05/26/2015 Volume 15, V
The one thing I think Most would agree is that the one constant thing in this universe is change. Now don’t fret, it’s a good thing; well, most of time anyway. What if we were still watching black & white TV’S, and listening to eight tracks? Ayah! You kind of like the change now. I Thought so.
Well get ready here it comes again, and it’s not only changing names, but the way it does business. HUD-1 your best days are behind you; Consumer Financial Protection Bureau (CFPB);
August 1, 2015 you’re batting…
The final settlement disclosure is generally a routine exercise for lenders and title agents, but the new rule puts more responsibility on lenders for the precise timing and accuracy of the statement, which must be given to the borrower three days before closing. The new format of the closing disclosure is also very different than the current form, and automated systems have to be updated in the new format.
The new format of the closing disclosure is also very different than the current form, and automated systems have to be updated in the new format.
At issue is a final rule issued by the CFPB in November 2013 that merges the Real Estate Settlement Procedures Act and Truth in Lending Act disclosures requirement into a single document.
Lenders said the adjustment to the new form is difficult. For example, the new closing document lists fees under certain categories but the industry doesn’t have standard definitions for many fees and charges.
“The trouble is that you can have a finance charge that has different names,” Andreano said. “In some cases, the same names may be used to refer to different types of fees, while in other cases different names refer to the same fee. The technology guys are wondering how to deal with that.”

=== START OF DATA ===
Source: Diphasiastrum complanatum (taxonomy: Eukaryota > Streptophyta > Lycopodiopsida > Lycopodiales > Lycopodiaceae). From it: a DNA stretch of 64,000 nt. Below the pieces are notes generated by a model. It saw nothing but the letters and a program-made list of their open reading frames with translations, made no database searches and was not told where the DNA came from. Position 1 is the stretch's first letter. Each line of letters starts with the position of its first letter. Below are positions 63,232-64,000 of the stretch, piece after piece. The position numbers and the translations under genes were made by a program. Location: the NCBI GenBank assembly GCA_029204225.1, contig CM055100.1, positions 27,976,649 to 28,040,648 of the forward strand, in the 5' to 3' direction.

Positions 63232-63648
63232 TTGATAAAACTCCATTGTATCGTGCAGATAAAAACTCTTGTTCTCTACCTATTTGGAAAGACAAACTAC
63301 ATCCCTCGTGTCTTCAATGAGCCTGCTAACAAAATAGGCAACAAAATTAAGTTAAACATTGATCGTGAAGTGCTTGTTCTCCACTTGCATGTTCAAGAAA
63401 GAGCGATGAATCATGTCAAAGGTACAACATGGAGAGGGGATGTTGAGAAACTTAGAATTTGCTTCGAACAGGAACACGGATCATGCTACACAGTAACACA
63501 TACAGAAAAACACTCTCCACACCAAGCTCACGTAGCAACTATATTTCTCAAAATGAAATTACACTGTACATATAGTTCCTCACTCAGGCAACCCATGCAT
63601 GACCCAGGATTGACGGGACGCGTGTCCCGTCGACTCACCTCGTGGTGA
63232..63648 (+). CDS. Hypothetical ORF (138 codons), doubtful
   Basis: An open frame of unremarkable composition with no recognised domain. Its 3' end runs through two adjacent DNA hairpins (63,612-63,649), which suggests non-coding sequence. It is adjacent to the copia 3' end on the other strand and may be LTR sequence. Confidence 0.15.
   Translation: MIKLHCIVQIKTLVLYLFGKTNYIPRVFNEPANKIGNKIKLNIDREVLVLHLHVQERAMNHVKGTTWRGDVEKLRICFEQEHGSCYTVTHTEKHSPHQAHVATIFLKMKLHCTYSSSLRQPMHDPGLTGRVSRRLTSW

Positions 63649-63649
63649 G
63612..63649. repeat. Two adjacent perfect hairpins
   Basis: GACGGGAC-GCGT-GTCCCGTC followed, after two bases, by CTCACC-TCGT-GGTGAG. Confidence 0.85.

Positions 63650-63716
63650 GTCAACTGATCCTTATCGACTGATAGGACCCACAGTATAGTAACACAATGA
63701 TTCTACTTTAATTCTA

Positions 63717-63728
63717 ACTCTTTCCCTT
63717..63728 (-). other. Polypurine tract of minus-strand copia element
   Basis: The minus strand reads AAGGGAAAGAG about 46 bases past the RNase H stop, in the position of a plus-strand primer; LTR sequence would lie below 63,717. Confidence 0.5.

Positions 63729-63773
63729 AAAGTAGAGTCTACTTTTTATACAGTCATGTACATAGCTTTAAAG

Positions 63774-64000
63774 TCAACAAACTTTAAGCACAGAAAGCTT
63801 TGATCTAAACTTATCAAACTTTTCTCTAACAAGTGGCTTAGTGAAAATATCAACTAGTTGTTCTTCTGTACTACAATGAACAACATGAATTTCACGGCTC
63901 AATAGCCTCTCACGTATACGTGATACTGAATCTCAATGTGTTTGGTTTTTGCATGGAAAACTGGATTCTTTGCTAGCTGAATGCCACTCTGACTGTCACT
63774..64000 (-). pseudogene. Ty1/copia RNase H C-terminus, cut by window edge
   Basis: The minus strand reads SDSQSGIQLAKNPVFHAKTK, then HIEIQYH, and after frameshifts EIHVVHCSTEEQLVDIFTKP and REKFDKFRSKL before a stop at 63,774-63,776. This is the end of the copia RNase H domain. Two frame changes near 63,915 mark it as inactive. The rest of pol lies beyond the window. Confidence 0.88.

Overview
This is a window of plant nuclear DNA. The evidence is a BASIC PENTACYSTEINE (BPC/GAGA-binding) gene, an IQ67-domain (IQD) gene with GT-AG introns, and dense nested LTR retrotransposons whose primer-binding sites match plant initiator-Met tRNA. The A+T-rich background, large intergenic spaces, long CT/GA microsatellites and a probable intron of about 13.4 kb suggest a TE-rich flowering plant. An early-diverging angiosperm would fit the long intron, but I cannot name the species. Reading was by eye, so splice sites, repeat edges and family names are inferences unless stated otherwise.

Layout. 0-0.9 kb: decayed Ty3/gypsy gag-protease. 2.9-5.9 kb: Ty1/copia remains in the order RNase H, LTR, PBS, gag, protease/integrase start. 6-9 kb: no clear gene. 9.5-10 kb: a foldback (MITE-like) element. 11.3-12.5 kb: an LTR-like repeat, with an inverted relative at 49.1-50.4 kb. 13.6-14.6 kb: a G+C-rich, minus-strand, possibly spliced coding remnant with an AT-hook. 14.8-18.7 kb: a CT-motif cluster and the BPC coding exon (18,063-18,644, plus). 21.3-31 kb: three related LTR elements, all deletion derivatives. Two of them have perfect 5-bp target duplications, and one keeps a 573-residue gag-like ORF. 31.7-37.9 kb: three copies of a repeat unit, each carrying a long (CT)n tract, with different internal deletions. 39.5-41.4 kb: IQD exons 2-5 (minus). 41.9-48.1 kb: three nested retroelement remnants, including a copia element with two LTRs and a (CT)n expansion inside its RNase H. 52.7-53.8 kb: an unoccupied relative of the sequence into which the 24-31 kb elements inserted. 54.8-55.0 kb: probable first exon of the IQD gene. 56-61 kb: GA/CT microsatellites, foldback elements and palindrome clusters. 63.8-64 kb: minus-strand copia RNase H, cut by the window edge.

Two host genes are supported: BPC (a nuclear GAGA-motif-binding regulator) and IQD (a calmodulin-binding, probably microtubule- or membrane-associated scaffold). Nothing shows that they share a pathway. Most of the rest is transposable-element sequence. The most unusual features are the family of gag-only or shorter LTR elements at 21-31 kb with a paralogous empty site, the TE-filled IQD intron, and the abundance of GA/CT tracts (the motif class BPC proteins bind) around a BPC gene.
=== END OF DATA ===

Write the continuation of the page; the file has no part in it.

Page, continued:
Another problem comes down to the format of the new document. The current HUD-1 settlement sheet has dedicated lines for certain fees and other data, with each line numbered. But the CFPB’s new closure document does not have numbered lines — and it’s causing big problems.
“The problem is how do you set up the systems and how to ensure compliance if you don’t have any way to keep track of the line numbers,” said Rod Alba, senior regulatory counsel of the American Bankers Association.
A spokesman for the CFPB said the agency removed the line numbers from the document after extensive testing with consumers showed it confused many borrowers.
“The testing found consumers were better able to understand the information on the new forms without the line numbers,” the spokesman said.
100 Concourse Pkwy E Bldg #135
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